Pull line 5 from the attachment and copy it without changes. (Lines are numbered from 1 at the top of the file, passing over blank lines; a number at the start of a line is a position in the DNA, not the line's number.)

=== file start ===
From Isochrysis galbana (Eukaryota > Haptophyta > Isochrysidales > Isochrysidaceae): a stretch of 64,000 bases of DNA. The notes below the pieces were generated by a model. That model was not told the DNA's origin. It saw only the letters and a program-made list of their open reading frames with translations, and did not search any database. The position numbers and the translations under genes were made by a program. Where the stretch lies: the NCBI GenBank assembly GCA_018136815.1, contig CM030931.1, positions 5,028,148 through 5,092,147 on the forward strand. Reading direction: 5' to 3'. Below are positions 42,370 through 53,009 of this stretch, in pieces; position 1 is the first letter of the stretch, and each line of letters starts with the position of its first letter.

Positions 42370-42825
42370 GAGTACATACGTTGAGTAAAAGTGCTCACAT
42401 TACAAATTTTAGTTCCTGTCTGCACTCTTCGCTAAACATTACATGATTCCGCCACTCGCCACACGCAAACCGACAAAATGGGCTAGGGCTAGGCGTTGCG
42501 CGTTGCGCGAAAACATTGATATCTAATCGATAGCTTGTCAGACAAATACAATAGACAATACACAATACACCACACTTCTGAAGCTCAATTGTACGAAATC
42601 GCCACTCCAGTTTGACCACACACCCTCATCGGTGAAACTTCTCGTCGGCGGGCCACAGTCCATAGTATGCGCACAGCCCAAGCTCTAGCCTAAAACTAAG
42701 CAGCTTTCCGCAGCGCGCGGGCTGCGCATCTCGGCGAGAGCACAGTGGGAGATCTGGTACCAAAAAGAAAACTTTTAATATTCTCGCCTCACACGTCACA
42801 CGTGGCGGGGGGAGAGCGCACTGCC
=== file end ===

42501 CGTTGCGCGAAAACATTGATATCTAATCGATAGCTTGTCAGACAAATACAATAGACAATACACAATACACCACACTTCTGAAGCTCAATTGTACGAAATC